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SDG15: Life on Land

The ecological needs of our site are at the forefront of all our land management practices, our sustainable methods of management aim to increase and sustain biodiversity and create suitable habitats for an array of flora, fauna and wildlife.

Sustainable Development Goals 15 - Life on land

Education, Outreach and Events

We are committed to providing our students and local community with the opportunity to learn about our ecosystems on campus by providing practical experience for our academic courses and outreach activities to support social impact.

Recent events have included Willow Weaving Workshops and Community Litter Picking Activities.  Our Willow Weaving Workshops enable our students to learn the practicalities of coppicing the 8 types of willow tree we have on campus and how they can be identified by the colour of their stem. Once coppiced, the willow stems are used in a free workshop to teach staff and students how to weave and create a variety of decorations waste free.

In 2019 many staff, students and members of the local community volunteered to take part in a Community Litter Pick across the areas surrounding our campus. The aim of the activity was to benefit our local community by keeping the area tidy, creating social interaction to support wellbeing, and to promote the importance of correct waste disposal when ensuring sustainable use of land.

Other activities and events taking place with a focus on our land use and the biodiversity of our site are wellbeing walks for staff and students. These walks take place in conjunction with Project Awesome and are guided walks covering many topics from bird spotting and ecology to sustainable land management practices and places of historical interest.

Listed below are the courses we deliver covering ecology and biodiversity within modules that encompass sustainable land management for eco systems including Flora and Fauna.

You can follow our environmental science students on twitter @EnvSciUoN which offers an insight into the programmes currently and previously being facilitated by their team to raise aware of environmental change and promote sustainability.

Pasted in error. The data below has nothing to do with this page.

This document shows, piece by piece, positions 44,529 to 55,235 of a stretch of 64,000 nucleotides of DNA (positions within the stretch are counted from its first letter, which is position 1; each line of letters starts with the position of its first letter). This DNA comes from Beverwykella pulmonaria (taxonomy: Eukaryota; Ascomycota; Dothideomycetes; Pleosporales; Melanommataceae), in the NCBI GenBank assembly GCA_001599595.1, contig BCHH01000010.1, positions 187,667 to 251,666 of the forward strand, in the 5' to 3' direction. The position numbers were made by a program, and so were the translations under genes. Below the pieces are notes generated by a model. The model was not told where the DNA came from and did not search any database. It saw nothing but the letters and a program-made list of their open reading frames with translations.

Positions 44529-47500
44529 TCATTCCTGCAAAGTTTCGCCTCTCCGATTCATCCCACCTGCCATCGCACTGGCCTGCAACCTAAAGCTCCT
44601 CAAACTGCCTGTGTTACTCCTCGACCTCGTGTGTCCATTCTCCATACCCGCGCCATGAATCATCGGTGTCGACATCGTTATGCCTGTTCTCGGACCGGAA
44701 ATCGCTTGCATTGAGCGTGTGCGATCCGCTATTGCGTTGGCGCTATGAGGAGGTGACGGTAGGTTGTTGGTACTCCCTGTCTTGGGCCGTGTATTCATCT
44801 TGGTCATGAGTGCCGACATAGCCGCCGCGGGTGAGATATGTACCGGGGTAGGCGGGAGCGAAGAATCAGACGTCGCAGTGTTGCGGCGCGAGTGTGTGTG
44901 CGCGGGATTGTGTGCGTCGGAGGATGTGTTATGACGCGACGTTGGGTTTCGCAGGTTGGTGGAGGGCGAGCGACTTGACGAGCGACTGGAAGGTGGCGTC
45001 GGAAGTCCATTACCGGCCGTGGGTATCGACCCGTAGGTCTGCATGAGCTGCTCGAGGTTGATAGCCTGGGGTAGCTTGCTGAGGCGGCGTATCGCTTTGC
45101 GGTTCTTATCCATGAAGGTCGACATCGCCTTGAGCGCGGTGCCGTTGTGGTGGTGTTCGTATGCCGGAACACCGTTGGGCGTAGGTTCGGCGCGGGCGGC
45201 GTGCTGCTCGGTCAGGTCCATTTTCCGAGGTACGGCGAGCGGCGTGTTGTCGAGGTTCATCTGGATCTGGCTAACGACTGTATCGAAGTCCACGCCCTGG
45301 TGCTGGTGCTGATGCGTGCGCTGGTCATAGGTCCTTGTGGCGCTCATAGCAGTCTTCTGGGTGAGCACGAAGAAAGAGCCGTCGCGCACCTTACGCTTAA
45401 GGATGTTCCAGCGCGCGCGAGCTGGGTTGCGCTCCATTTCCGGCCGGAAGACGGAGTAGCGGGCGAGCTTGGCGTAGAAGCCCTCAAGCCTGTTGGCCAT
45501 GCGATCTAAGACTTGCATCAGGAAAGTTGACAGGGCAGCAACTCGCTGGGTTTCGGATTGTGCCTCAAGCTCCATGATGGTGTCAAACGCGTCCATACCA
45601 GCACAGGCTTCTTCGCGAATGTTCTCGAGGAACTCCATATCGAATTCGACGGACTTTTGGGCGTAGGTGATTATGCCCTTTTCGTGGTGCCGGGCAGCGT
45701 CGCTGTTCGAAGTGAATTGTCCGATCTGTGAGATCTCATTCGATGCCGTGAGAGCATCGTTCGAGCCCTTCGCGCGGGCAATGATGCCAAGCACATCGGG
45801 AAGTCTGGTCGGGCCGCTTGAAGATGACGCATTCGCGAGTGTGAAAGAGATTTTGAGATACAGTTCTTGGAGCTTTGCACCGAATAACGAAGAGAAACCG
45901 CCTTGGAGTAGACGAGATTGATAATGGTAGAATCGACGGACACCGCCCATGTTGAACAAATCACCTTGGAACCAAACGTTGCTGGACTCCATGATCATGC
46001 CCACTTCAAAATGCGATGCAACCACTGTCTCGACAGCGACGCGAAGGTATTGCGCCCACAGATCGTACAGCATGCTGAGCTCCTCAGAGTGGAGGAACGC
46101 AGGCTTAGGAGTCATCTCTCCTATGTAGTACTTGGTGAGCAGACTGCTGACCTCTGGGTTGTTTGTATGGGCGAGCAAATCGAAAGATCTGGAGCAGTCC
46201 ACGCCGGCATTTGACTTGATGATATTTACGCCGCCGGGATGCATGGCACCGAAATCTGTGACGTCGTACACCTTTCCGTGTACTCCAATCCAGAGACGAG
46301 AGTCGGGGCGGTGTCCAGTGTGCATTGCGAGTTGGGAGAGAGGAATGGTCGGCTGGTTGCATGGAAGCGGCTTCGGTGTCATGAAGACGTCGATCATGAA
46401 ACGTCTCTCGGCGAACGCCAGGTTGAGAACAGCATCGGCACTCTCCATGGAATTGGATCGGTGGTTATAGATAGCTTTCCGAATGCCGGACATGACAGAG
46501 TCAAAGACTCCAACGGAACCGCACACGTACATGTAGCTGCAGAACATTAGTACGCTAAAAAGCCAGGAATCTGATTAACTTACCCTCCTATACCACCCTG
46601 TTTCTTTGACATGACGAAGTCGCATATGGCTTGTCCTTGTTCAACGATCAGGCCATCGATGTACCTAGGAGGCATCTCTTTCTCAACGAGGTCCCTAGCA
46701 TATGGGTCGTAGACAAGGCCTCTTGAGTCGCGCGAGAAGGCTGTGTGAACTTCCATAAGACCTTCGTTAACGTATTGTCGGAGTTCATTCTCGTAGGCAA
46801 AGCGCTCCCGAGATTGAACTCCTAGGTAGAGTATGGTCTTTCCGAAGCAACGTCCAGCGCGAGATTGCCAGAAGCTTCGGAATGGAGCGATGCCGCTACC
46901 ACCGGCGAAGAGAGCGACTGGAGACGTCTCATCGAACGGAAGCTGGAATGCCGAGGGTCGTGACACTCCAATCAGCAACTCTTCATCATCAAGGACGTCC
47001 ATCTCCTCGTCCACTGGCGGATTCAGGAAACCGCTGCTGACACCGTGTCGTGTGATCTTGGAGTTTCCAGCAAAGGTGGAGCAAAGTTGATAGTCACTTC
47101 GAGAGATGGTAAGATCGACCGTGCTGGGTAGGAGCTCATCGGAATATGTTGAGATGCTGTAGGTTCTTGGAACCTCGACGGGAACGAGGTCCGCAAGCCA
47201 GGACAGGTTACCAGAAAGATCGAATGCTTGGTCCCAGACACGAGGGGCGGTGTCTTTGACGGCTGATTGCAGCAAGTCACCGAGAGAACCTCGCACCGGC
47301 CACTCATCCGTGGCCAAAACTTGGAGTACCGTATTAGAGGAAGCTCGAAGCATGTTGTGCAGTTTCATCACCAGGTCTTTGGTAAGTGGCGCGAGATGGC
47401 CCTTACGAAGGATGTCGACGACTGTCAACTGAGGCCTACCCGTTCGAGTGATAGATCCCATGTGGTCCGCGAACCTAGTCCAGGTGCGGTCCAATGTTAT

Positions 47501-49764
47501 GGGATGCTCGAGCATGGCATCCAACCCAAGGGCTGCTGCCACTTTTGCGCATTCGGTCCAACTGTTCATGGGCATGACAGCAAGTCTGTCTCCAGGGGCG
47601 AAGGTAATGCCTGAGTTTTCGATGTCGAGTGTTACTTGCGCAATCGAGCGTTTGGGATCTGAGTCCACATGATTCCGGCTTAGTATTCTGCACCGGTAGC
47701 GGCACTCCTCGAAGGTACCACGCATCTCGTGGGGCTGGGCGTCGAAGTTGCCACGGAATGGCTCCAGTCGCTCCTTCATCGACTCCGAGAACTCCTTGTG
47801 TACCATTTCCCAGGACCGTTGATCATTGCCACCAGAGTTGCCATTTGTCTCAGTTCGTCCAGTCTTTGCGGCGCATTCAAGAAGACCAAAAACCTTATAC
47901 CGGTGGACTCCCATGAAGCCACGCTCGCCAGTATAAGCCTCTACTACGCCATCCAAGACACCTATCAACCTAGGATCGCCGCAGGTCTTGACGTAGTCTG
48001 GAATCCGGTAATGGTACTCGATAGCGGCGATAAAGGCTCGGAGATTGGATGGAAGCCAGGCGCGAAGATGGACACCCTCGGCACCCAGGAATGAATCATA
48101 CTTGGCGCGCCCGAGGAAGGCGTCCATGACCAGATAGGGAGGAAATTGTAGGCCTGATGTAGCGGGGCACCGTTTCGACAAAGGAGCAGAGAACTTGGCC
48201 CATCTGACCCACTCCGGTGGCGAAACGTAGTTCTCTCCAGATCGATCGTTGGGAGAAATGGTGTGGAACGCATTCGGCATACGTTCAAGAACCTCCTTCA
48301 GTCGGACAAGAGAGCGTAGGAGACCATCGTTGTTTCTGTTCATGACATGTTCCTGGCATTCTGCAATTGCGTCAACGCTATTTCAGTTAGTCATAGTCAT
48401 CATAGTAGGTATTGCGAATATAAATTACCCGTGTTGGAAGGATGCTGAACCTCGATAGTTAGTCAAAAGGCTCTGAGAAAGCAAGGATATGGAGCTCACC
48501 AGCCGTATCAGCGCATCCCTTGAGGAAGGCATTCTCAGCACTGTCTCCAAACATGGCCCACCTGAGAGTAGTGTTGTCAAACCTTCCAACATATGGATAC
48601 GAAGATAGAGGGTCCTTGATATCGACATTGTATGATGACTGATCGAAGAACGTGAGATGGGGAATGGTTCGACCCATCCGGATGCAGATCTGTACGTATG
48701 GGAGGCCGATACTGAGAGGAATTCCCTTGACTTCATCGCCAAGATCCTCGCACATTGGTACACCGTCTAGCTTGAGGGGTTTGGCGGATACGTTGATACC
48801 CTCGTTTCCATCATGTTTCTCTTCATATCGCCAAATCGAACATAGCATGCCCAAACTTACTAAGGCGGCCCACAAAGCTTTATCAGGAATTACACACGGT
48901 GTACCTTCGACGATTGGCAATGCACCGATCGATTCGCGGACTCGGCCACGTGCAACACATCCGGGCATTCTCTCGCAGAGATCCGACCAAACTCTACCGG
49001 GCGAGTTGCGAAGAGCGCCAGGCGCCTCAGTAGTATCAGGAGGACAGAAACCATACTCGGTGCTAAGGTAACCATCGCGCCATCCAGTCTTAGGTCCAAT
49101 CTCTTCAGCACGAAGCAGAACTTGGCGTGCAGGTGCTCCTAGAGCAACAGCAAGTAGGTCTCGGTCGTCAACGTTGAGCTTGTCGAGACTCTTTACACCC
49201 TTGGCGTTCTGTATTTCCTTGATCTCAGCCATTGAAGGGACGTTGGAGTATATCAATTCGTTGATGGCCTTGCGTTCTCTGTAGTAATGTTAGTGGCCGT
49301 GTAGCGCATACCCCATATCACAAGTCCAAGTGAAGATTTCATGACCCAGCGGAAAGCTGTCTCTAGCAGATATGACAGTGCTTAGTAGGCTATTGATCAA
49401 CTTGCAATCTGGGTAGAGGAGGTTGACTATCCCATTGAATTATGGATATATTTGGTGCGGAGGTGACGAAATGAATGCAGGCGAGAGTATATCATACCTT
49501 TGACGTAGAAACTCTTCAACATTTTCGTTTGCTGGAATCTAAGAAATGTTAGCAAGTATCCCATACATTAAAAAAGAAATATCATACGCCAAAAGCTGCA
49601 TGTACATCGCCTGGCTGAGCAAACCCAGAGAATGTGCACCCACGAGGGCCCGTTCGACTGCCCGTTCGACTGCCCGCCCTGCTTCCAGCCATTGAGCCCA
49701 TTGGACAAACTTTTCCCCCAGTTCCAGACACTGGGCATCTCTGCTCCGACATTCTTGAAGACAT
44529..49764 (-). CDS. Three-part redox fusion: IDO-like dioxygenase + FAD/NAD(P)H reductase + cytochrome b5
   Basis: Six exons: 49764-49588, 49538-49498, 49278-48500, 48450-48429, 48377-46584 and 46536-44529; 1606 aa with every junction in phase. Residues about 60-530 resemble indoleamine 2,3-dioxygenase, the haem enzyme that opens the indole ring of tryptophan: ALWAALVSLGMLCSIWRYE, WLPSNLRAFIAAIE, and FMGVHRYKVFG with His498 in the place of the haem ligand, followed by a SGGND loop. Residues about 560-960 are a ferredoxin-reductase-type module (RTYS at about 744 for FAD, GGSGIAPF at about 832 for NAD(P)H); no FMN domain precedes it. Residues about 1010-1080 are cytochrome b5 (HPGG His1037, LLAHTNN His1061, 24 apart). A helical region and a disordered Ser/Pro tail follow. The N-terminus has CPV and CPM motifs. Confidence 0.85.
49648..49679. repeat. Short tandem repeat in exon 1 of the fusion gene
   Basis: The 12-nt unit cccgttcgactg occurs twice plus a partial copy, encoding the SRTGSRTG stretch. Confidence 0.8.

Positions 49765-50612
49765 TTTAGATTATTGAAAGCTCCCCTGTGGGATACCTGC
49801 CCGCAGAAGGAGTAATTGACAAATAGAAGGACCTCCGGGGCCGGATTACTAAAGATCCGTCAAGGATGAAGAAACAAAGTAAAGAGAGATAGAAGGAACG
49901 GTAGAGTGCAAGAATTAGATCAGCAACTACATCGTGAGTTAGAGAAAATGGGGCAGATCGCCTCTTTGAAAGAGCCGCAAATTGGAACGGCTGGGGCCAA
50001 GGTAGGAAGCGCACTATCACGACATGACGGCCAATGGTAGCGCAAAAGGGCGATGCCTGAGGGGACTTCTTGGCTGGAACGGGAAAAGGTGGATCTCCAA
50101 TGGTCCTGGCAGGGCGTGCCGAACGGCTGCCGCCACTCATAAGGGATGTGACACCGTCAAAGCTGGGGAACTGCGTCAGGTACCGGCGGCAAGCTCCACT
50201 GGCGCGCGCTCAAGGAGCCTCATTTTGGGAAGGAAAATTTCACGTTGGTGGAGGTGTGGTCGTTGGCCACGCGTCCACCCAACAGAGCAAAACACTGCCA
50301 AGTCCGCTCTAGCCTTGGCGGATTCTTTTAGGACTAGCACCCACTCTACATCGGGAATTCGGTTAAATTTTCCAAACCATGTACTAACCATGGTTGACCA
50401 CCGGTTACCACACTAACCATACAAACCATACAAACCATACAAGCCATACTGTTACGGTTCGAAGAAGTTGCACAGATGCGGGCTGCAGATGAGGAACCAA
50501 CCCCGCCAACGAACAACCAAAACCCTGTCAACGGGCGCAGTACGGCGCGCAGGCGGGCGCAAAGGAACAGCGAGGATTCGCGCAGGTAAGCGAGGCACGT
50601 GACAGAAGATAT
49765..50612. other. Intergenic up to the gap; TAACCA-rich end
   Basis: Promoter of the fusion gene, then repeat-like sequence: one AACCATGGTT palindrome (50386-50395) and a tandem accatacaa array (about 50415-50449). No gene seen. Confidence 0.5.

Visitors to Northampton can follow the Northampton Town Centre Walking Tour this is a tourist trail available for visitors to Northampton to familiarise themselves with the campus and town centre locations.

Sustainable tourism is a topic covered in the academic courses we deliver listed below:

Please check out our latest research for SDG15: Life on Land

  • We actively encourage the sustainable use of our land and shared spaces with our local community through various outreach projects. The campus has a few spaces in which land is shared with the local community, these include Beckets Park, the restored access to Delapre Abbey and New South Bridge Road.

    The Memorial Garden at Waterside Campus is a community space and provides a tranquil reflective space for all to use. Any maintenance in this area is completed sympathetically to continue to encourage the natural biodiversity of the space, specifically along the riverbank.

    The university works closely with the Environment Agency to manage the habitat of the river and monitor the levels of water to enable both parties to act in the event of a potential flood. The focus of the university working closely with the Environment Agency is to ensure university activity supports The Water Framework Directive (WFD) enabling a collaborative approach to the protection of the water environment and to continue to protect the natural ecosystems and encourage the natural biodiversity of the land along the river to flourish.